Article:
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China’s Subsidized Currency Pushes Trade Deficit to New High

(Washington, D.C.) (August 12, 2005) – The U.S. bilateral trade deficit with China was pushed to a new high in June by China’s subsidized currency according to the China Currency Coalition, a coalition committed to maintaining a strong U.S. industrial base. The June bilateral deficit with China rose to $17.6 billion. Based on the first six months of 2005, the bilateral deficit with China is running at an annual level of over $210 billion – a 30% increase over the 2004 deficit.

“China’s exports to the United States continue to surge because China is subsidizing it currency on an unprecedented scale,” said David A. Hartquist, counsel to the China Currency Coalition. “China’s undervalued currency not only increases its exports but it pulls manufacturing investment into China. No wonder U.S. manufacturing jobs continue to decline even though the U.S. economy continues to expand.”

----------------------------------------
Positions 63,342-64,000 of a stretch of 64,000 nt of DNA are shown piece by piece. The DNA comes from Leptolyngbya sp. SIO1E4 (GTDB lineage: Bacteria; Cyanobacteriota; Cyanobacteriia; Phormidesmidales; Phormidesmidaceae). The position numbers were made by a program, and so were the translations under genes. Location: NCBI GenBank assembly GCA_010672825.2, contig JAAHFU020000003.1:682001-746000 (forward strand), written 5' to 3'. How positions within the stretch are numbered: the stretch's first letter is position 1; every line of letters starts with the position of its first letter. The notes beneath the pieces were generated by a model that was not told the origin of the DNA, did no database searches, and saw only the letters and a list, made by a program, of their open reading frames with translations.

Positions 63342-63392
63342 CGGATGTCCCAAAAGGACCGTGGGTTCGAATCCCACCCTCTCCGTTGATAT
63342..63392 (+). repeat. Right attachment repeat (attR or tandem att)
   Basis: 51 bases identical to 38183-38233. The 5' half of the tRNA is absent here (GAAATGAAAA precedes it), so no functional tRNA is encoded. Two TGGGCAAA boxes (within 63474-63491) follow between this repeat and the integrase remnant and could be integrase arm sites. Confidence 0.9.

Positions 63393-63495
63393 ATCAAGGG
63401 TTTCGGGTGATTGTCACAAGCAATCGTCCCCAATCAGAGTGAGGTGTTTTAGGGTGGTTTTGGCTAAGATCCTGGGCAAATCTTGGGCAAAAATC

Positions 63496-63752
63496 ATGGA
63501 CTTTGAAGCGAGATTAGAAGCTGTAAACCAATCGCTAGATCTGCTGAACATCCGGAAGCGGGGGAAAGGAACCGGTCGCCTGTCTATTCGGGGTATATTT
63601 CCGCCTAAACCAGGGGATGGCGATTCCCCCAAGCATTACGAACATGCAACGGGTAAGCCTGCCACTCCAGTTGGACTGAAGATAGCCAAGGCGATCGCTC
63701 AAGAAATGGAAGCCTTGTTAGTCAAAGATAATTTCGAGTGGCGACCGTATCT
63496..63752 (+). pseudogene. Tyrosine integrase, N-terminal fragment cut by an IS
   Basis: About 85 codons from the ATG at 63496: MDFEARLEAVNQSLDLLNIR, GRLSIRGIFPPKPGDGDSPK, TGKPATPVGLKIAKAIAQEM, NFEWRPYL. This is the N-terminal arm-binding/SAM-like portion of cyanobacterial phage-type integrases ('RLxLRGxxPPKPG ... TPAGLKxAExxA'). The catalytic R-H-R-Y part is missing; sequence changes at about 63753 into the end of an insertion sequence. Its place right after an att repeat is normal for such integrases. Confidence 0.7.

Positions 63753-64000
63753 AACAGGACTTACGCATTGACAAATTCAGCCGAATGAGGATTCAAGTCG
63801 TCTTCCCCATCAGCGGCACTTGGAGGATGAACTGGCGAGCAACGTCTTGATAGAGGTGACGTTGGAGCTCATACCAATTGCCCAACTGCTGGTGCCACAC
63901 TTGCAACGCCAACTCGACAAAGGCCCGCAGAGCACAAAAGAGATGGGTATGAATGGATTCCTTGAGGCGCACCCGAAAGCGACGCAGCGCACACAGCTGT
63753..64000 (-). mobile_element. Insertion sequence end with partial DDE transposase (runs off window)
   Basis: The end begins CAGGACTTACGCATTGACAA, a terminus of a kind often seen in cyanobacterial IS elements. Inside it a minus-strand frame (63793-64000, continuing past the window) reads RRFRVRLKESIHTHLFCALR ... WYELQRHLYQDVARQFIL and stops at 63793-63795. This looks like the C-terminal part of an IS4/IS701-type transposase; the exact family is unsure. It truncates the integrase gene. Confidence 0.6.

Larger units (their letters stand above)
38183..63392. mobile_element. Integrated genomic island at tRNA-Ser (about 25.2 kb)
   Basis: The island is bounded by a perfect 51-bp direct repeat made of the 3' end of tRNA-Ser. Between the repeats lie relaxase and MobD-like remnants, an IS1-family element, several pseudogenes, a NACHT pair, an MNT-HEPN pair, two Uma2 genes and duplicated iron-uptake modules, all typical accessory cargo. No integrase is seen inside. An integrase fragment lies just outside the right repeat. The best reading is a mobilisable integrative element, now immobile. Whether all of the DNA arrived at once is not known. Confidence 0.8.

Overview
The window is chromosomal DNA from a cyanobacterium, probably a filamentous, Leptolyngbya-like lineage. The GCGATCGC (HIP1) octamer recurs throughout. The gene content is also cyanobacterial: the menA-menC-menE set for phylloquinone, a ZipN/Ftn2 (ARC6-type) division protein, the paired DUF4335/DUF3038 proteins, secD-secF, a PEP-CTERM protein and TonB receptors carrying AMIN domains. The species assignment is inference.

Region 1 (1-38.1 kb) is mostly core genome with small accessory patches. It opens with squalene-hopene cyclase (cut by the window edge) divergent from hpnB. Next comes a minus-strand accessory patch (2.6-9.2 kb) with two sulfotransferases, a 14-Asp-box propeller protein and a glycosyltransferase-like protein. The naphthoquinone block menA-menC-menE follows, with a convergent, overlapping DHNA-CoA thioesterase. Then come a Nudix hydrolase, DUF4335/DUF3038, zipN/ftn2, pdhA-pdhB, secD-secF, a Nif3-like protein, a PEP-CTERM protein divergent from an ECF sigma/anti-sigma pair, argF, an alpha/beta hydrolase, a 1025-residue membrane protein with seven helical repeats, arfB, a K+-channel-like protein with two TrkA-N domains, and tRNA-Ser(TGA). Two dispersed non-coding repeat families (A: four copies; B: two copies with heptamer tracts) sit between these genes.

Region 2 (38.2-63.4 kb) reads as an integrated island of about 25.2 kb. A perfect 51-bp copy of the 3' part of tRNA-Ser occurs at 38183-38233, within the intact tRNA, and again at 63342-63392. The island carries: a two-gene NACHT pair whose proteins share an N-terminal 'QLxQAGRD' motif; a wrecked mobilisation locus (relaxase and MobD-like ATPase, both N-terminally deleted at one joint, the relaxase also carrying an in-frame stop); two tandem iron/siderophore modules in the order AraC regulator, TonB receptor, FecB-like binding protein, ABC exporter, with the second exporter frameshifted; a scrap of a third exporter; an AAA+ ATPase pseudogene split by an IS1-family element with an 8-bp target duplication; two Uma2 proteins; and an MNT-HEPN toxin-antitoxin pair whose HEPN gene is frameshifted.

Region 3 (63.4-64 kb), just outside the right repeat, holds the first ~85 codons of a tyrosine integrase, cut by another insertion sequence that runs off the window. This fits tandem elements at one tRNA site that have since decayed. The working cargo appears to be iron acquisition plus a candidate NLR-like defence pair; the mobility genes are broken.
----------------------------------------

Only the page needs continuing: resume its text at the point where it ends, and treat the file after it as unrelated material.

The Commerce Department announced today that the bilateral trade deficit with China reached $17.6 billion in June and amounted to $90.1 billion for the first half of 2005. On an annualized basis, the bilateral deficit with China is running at a level of $213 billion. In addition, the Department of Labor announced this month that manufacturing jobs declined by 4,000 in July.

“The China Currency Coalition is also discouraged that the Chinese government has not used the exchange rate flexibility in its new currency regime to extend the recent slight appreciation of the yuan beyond the 2 percent appreciation,” said Mr. Hartquist. A chart that shows China’s exchange rate remaining relatively constant, thereby indicating China’s continued intervention in the marketplace to maintain a fixed exchange rate, can be found on the coalition’s home page: www.chinacurrencycoalition.org.

The China Currency Coalition is an alliance of industry, agriculture, and worker organizations whose mission is to support U.S. manufacturing by seeking an end to Chinese currency manipulation.

David A. Hartquist is a senior member and head of the International Trade and Customs practice at the Washington, D.C. law firm of Collier Shannon Scott, PLLC.

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